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Jewish Festivals in the Book of Mormon

Research by Kerry A. Shirts

Mosiah 1-6 represents a prime example of a New Year rite in the ancient Near East, such as the Jewish Feast of Tabernacles. Scholars have also noted elements of the ancient coronation rite and covenant renewal ceremony in Mosiah 1-6.

Matthew Roper, Review of Books on the Book of Mormon, p.186

King Benjamin's speech also appears to contain all the major elements of a classic farewell address.

(the references are Stephen D. Ricks, "The Treaty COvenant Pattern in King Benjamin's Address" "BYU Studies", 25(1984): 151-62; John Welch, "King Benjamin's Speech in the Context of Ancient Israelite Festivals" FARMS working paper, 1985; Gordon C. Thomasson, "Mosiad: The Complex Symbolism and the Symbolic Complex of Kingship in the Book of Mormon" FARMS working paper, 1982; "The Coronation of Kings," FARMS update, July 1989; "The Sons of Passover," FARMS Update Aug, 1984; "The Execution of Zemnarihah," FARMS update, Nov. 1984; "This Day" FARMS update April 1990; "New Years Celebrations," FARMS update Jan 1985; "Dancing Maidens and the Fifteenth of Av" FARMS update Feb. 1985; "Abinadi and Pentecost" FARMS update Sept 1985)

I think there is far more to attest to ancient Israeilte Festivals in the BofM than you critics are letting onto. Granted, each and every item is not mentioned specifically and described in detail about who does what, and when, and where, and for who, and who all participates, etc., etc. There is no blueprint to be sure, but FARMS has demonstrated conclusively, for those who would bother to do just a smidgin of homework that the argument of the BofM having a blank screen for ancient Israelite Festivals is simply false. COnsider John Tvedtnes' discussion of the Tanners' argument concerning just this idea.

Another item the Tanners consider critical but "missing" from the Book of Mormon is reference to Jewish festivals. In this, they appear to be unaware of the fact that I published, in 1978, a rather detailed article showing that the Nephites practiced the Feast of Tabernacles. That work has since been considerably enlarged and was again published in 1990. Some five or six years ago, I participated in a F.A.R.M.S. round-table discussion in Provo in which scholars who had been following up on my earlier work presented their most recent findings. All of the Old Testament festivals have now been identified in the Book of Mormon from their particular characteristics. (see the above list of named papers and articles)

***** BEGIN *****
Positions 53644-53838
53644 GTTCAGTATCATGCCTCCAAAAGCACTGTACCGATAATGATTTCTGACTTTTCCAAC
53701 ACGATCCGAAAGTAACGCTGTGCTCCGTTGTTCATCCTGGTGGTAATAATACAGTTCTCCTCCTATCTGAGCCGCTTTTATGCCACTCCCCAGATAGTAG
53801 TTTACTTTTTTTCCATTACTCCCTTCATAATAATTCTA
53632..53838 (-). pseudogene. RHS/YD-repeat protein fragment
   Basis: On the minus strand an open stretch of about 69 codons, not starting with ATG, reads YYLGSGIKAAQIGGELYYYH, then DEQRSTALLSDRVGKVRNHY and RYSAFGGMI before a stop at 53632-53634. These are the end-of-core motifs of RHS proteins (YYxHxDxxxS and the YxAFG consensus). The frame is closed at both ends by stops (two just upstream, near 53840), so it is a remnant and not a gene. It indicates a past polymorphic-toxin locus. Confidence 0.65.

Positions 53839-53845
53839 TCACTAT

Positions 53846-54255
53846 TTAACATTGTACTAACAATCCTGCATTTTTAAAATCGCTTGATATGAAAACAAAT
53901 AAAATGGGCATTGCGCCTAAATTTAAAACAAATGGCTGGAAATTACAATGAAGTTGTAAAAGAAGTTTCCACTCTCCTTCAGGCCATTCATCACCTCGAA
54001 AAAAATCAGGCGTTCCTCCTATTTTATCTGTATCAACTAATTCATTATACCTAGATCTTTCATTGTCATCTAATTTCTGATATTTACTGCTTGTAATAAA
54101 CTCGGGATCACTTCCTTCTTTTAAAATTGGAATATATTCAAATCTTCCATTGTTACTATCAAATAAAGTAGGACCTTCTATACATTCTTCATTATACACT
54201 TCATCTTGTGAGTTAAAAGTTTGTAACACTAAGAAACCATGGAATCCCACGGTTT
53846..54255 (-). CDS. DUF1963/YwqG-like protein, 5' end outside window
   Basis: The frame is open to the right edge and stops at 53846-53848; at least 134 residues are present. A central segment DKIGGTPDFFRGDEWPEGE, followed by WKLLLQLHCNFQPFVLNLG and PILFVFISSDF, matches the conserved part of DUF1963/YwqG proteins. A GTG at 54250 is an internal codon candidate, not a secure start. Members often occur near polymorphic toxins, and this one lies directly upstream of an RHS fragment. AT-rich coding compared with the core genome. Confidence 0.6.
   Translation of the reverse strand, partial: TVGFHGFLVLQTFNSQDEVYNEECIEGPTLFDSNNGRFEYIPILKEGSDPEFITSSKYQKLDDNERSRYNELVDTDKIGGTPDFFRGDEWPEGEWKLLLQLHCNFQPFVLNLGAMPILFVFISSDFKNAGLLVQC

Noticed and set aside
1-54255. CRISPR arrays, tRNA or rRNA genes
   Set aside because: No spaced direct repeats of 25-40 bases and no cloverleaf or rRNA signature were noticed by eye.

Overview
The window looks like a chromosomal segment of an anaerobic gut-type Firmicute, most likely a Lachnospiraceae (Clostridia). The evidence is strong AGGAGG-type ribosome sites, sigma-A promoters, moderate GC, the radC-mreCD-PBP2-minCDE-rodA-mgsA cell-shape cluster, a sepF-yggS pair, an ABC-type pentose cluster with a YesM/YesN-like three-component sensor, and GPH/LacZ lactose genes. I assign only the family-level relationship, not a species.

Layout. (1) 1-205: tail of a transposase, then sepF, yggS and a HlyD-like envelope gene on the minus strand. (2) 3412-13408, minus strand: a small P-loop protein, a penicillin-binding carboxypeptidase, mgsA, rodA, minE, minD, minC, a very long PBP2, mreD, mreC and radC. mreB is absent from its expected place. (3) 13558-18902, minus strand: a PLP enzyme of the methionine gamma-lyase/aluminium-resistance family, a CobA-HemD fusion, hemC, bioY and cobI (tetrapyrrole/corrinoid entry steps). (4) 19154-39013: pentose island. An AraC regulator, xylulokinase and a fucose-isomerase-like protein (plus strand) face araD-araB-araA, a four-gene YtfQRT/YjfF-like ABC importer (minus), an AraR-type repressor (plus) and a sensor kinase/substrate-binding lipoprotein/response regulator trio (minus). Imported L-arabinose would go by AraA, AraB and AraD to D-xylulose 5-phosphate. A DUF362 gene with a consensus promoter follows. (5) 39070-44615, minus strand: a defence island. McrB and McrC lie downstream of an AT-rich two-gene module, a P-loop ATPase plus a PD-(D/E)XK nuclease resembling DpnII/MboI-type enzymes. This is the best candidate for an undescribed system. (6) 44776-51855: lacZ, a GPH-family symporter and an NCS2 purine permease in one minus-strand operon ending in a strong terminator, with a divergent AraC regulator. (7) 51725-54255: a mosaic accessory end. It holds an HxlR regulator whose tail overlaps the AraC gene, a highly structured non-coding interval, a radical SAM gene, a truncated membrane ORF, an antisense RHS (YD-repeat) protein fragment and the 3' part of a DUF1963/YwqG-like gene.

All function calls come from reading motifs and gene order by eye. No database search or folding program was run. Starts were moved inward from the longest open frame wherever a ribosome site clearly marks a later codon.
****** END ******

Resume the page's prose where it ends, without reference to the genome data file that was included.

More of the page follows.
Likewise, many passages of the Book of Mormon are discussed and understood by comparison to Jewish feasts and festivals, part of the Mosaic law, largely documented from later rabbinic sources rather than the Old Testament. For example, Abinadi is seen in the context of Pentecost (pp. 135–38), the dancing maidens in the context of the Fifteenth of Av (pp. 139–41), Alma’s sons in the context of Passover (pp. 196–98), and covenant renewal in the context of the New Years’ Celebration (pp. 209–11). Many of these comparisons are compelling, yet the Book of Mormon is remarkably silent about any specific festival or ritual known from the Mosaic law. The only specific mention of practices from the law of Moses is the sacrifices and offerings offered by the people who are non-Levites and with the authority of the Melchizedek priesthood (Alma 13), which is not typical of the Mosaic law as practiced and recorded in the Old Testament. Perhaps it is worth considering the Book of Mormon practice of the Mosaic law. Did the Book of Mormon peoples practice the law of Moses precisely as outlined in the Old Testament?

The Tanners find fault with the Book of Mormon for not naming any of the Jewish festivals of the Old Testament. Why they should insist on the very names and ignore the evidence for the observance of some of these festivals is beyond me. Their mathematical game doesn’t really shed any light on the matter. Most of the Old Testament references to the festivals are found in the law of Moses (Exodus through Deuteronomy), where they are instituted. One cannot compare this legal code with the Book of Mormon, which is mostly prophecy, preaching, and history. It would be more reasonable to compare Mormon’s abridgment with the main history of the Israelites, found in Joshua through 2 Kings. Most Bible scholars agree that the books of Joshua, Judges, 1–2 Samuel, and 1–2 Kings were compiled or redacted at the same time and comprised the essential history of ancient Israel from the time of the conquest of the promised land down to the exile therefrom. In this sense, it is roughly parallel in nature, though not in time, with the Nephite record.

John A. Tvedtnes, Review of Books on the Book of Mormon, p.224-228

Noting that Passover is mentioned 77 times in the Bible (I found only 45 in the Old Testament) and unleavened bread 43 times, the Tanners write, "We would expect, therefore, to find a significant number of references to that festival in the Book of Mormon," along with references to its associated Feast of Unleavened Bread (p. 94). In their count, they fail to tell us that some biblical references to "unleavened bread/cakes" are not in the context of a festival and are simply mentioned as things eaten (Genesis 19:3; Judges 6:19–21; 1 Samuel 28:24; 1 Chronicles 23:29).